Afghan women march for rights, better living conditions

Kabul, Oct 21 (EFE).- A group of women marched in Kabul Thursday for human rights and better living conditions under the Taliban rule before the Islamist policemen allegedly used force to disperse them.

The protesters gathered in the Kabul city center for a march to the Presidential Palace “and raise the voice of a poor nation engulfed in economic crisis and poverty,” rights defender Deeba Farahmand, one of the organizers, told EFE.

Farahmand said they took to the streets since the Taliban were not paying attention to the deteriorating Afghan situation.

“Children and women are the worst affected by the ongoing economic problems,” she said.

The Taliban police prevented women from gathering and limited their number before chasing them away.

“They beat the protesters and journalists who were covering us… We will continue such protests in future,” the activist said.

The protesters demanded food, jobs, and education for girls.

“We are the voice of our hungry children and men. We are the voice of the hungry nation.”

Farahmand said they had little hope from the Taliban because the Islamists were not listening.

She urged the international community to help the Afghans in distress.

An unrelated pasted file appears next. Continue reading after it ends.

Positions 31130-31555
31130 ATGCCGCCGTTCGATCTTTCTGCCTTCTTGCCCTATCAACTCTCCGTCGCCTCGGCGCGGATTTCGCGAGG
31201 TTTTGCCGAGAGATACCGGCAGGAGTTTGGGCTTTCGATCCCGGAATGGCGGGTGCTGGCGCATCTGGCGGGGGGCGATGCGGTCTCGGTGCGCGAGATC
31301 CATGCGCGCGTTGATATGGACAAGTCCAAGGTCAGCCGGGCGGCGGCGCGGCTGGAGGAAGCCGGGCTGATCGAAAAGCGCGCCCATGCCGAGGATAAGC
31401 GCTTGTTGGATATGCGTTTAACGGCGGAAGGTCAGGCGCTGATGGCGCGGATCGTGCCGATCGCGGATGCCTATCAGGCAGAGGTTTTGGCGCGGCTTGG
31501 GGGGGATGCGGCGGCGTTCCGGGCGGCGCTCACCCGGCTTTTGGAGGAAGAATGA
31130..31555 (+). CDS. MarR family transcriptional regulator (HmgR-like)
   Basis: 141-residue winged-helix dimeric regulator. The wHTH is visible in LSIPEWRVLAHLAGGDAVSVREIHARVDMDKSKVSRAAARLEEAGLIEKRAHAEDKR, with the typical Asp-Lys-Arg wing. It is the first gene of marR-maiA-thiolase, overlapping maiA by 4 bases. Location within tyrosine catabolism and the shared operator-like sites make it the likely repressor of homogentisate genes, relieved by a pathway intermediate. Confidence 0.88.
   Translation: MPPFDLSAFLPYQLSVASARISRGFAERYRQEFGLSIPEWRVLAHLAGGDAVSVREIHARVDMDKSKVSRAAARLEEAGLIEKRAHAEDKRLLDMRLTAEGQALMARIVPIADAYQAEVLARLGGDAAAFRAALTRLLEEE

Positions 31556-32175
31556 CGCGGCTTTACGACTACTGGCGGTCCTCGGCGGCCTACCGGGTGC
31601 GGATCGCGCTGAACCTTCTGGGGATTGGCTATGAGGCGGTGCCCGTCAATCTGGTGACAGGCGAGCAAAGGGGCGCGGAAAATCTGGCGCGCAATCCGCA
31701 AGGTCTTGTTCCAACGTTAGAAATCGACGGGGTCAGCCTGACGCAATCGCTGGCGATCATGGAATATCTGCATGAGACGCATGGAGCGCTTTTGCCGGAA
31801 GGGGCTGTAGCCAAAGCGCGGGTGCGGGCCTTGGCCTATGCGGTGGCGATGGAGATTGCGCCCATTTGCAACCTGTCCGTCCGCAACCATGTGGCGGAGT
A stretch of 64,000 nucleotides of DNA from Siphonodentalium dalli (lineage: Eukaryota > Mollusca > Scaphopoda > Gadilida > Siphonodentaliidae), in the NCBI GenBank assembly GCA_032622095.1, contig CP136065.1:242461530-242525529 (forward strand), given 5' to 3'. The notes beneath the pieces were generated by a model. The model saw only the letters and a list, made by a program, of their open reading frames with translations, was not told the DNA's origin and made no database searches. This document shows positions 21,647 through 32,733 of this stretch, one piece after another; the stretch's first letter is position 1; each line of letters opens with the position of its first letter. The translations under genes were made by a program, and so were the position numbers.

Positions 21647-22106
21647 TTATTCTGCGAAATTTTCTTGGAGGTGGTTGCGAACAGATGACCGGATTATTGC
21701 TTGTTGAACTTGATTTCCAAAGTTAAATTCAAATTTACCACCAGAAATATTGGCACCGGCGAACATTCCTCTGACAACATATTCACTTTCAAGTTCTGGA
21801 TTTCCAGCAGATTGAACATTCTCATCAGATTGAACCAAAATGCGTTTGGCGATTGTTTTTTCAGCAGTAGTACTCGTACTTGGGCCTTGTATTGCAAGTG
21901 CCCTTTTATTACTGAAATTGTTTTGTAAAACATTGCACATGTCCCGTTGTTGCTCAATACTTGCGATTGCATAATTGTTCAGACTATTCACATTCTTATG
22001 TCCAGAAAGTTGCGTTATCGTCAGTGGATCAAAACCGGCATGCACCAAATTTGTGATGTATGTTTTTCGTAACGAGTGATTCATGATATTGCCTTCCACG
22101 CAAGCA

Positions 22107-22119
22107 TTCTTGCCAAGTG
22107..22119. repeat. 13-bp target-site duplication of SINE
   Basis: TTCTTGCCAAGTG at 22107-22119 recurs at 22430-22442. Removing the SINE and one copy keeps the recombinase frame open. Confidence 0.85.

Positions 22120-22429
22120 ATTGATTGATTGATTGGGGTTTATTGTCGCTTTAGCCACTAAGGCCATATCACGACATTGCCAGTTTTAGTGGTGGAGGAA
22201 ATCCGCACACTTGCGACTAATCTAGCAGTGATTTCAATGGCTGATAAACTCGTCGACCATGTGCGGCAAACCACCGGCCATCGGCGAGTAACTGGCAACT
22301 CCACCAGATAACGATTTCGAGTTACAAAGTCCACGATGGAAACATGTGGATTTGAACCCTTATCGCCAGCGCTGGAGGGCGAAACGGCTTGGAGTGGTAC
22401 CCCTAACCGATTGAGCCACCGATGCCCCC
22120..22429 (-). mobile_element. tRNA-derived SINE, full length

“We urge regional countries and the international community to not recognize the Taliban government until they guarantee the rights of Afghans, particularly women.”

The Islamist militia, which returned to power in Kabul on Aug.15, has banned women from work and girls from secondary schools.

In the last three months of their rule, the Taliban have suppressed several women protests in Kabul and other Afghan provinces.

Afghanistan is facing a potential humanitarian crisis,

Some 18 million people or half of the population need humanitarian assistance, United Nations has said.

UN Development Program fears that 97 percent of the Afghans could plunge into poverty by mid-next year.

In September, the UNDP called for an urgent response to the political and economic crises in the country.

The agency indicated that real Afghan GDP could contract by 13.2 percent, leading to an increase in the poverty rate of up to 25 percentage points.

The UN body Thursday launched a new crisis response initiative to prevent “a humanitarian catastrophe and the breakdown of the country’s economy.”

The initiative seeks to support the most vulnerable populations and the collapsing micro-businesses in Afghanistan.

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